Areas Where You Can Get in Trouble

Missing Hypercalcemia as the Cause of Pancreatitis

In the absence of gallstones and alcohol abuse, the etiology of acute pancreatitis may be elusive. In a patient with hyperparathyroidism or hypertension controlled with hydrochlorothiazide, consider hypercalcemia as the etiology. Hydrochlorothiazide increases calcium reabsorption in the distal convoluted tubule. Hypercalcemia leads to a secretory block in the pancreatic duct. While hypercalcemia can cause pancreatitis, pancreatitis can cause hypocalcemia. Inflammation generates free fatty acids that avidly chelate insoluble calcium salts in the pancreatic bed, resulting in hypocalcemia. Thus, the predisposing hypercalcemia may be missed.

Pseudohyponatremia in Pancreatitis

Be aware of pseudohyponatremia in patients with hyperlipidemic pancreatitis. This is due to lipids displacing water, creating a measuring error. True sodium levels are normal.

Nutritional Support

If patients require being NPO greater than 7 days, nutritional support is needed. Enteral nutrition (not parenteral) is preferred, with the feeding tube placed past the ligament of Treitz to avoid activation of the pancreas.

Summary of Essentials

History and Physical

  • Nonsurgical conditions that mimic an acute abdomen: gastroenteritis, acute adrenal insufficiency, sickle cell crisis, diabetic ketoacidosis, acute porphyria, pelvic inflammatory disease, kidney stones, and pyelonephritis.

  • Patients with pancreatitis typically present with epigastric pain radiating to the back, nausea, vomiting, anorexia, fever, and tachycardia.

Pathophysiology

  • The initial event in pancreatitis is the inappropriate activation of pancreatic enzymes.

  • Gallstones and alcohol are the most common causes of acute pancreatitis.

Diagnosis

  • Most cases can be diagnosed with just a history, physical, and abnormal amylase/lipase.

  • Ranson criteria are used to predict severity based on parameters during initial admission and at 48 hours after.

Workup

  • Amylase/lipase levels do not correlate with severity of pancreatitis.

  • In the absence of a history of alcohol abuse, start with a RUQ ultrasound to look for gallstones.

Management

  • Patients should initially be managed conservatively with IV fluids, NPO, and narcotic analgesia.

  • Gallstones.
    • Urgent ERCP rarely needed:

    • Early cholecystectomy if mild pancreatitis.

    • Late cholecystectomy if moderately severe or severe pancreatitis.

  • If patients do not clinically improve after 3 days of conservative management, get a CT scan with contrast to look for any underlying complications (i.e., necrosis).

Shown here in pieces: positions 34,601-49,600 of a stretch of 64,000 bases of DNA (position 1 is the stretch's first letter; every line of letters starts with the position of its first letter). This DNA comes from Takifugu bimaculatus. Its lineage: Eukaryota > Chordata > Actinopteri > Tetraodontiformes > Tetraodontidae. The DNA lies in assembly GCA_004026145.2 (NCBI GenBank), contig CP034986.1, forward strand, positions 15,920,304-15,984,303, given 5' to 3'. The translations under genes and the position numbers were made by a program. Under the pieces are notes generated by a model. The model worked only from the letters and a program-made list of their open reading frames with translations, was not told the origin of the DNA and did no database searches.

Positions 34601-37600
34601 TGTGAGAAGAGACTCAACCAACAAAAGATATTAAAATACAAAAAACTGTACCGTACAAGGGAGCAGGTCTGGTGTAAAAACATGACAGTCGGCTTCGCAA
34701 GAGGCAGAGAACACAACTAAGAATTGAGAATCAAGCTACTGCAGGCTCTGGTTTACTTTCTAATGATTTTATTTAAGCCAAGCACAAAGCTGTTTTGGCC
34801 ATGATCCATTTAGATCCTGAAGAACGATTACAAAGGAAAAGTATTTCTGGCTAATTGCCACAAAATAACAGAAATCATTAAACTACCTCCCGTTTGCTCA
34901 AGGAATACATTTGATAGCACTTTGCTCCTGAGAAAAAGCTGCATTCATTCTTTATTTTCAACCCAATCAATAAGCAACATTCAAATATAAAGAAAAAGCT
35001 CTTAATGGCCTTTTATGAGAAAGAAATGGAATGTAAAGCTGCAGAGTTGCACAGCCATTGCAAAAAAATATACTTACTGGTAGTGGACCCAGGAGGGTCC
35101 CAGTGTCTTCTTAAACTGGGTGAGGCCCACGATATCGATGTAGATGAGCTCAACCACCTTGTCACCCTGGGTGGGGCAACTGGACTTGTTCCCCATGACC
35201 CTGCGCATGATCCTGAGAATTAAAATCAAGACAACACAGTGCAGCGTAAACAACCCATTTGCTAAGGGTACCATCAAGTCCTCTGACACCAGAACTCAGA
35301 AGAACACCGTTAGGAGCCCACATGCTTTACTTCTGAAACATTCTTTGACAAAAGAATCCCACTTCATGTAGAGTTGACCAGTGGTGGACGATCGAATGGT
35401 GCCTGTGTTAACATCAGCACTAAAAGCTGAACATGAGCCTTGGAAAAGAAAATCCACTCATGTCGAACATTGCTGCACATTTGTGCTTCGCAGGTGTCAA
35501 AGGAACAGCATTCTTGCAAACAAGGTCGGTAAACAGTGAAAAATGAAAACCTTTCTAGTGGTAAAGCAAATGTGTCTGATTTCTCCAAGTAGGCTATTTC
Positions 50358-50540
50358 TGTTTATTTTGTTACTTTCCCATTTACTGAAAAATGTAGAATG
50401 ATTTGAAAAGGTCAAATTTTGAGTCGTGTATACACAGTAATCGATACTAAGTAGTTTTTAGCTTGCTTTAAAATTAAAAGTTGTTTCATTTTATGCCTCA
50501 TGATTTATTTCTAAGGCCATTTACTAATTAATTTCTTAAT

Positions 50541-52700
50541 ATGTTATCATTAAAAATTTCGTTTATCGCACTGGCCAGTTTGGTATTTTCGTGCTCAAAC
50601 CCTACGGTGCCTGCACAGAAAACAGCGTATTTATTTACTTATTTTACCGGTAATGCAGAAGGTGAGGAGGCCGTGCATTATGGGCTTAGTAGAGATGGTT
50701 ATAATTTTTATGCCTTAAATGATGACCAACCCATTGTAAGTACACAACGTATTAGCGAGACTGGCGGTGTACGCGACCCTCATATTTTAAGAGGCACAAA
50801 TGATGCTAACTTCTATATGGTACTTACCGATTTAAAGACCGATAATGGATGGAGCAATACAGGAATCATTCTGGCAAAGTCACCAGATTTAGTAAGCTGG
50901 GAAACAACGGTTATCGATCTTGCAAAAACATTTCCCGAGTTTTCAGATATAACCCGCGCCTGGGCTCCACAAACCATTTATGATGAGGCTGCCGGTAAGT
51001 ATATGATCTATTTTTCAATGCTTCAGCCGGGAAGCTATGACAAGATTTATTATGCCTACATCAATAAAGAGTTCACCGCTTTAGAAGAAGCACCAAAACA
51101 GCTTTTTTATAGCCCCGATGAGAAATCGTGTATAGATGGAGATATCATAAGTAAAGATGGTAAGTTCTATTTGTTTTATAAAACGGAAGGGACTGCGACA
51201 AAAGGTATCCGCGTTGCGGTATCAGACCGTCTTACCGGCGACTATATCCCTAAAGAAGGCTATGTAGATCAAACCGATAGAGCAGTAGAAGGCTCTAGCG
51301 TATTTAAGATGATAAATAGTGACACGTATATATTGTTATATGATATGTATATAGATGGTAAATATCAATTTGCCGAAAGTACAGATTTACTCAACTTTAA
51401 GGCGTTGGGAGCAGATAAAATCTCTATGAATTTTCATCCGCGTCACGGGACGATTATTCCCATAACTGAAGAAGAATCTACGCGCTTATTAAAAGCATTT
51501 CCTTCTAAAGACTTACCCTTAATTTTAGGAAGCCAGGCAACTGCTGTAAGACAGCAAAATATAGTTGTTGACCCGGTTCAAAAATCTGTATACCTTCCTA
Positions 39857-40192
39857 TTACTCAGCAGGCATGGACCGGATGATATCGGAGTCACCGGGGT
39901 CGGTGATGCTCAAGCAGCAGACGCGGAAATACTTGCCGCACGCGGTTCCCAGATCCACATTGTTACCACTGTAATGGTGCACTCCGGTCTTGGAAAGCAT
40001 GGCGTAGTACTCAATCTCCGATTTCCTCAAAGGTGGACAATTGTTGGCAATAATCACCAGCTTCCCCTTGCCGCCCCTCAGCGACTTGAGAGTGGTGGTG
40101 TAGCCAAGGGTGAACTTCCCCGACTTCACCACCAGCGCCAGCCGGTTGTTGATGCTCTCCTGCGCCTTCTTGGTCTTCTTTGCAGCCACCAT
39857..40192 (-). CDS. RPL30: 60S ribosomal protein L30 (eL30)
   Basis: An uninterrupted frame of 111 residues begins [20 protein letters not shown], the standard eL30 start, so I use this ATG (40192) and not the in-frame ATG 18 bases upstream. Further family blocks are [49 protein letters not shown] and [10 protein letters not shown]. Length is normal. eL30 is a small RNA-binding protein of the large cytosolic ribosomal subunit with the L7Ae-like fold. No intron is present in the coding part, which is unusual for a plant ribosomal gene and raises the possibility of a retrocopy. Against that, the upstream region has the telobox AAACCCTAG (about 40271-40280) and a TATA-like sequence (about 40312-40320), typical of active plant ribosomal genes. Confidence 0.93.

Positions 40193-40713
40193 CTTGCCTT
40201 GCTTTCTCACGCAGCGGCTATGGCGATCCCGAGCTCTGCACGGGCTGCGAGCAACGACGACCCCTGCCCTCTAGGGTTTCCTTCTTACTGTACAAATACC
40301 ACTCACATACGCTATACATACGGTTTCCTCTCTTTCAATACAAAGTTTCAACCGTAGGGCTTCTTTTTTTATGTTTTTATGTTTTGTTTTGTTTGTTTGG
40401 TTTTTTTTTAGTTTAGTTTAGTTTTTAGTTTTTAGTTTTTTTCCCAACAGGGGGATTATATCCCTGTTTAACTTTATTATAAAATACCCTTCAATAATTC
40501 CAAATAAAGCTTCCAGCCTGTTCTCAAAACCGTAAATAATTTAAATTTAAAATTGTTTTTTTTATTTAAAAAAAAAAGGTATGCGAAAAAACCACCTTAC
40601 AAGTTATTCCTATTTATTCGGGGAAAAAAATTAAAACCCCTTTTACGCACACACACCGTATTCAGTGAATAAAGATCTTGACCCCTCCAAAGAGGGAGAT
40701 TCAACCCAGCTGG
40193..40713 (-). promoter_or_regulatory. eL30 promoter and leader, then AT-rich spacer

• Begin enteral nutrition in patients with prolonged NPO status or in severe acute pancreatitis.

  • Refractory persistent abdominal pain is the main indication for surgery in chronic pancreatitis.

Complications

  • Systemic
    • Early (first week)

    • Multi-organ failure

  • Local
    • Late (3 weeks)

    • Pancreatic abscess

    • Pancreatic pseudocyst

    • Pancreatic necrosis

Suggested Reading

  1. Aboulian A, Chan T, Yaghoubian A, Kaji AH, Putnam B, Neville A, de Virgilio C. Early cholecystectomy safely decreases hospital stay in patients with mild gallstone pancreatitis: a randomized prospective study. Ann Surg. 2010;251(4):615–9.CrossRefGoogle Scholar
  2. Banks PA, Bollen TL, Dervenis C, Gooszen HG, et al. Classification of acute pancreatitis—2012: revision of the Atlanta classification and definitions by international consensus. Gut. 2013;62(1):102–11.CrossRefGoogle Scholar
  3. Chang L, Lo S, Stabile BE, Lewis RJ, Toosie K, et al. Preoperative versus postoperative endoscopic retrograde cholangiopancreatography in mild to moderate gallstone pancreatitis: a prospective randomized trial. Ann Surg. 2000;231(1):82.CrossRefGoogle Scholar
  4. Uhl W, Warshaw A, Imrie C, Bassi C, et al. IAP guidelines for the surgical management of acute pancreatitis. Pancreatology. 2003;3(2):565–73.CrossRefGoogle Scholar

Copyright information

© Springer Nature Switzerland AG 2020

Authors and Affiliations

  • Areg Grigorian
    • 1
    Email author
  • Matthew Y. C. Lin
    • 2
  • Christian de Virgilio
    • 3
    • 4
  1. 1.Department of SurgeryUniversity of California, IrvineOrangeUSA
  2. 2.Clinical SurgeryUniversity of California San FranciscoSan FranciscoUSA
  3. 3.Department of SurgeryHarbor-UCLA Medical CenterTorranceUSA
  4. 4.College of Applied AnatomyDepartment of Surgery, UCLA School of MedicineLos AngelesUSA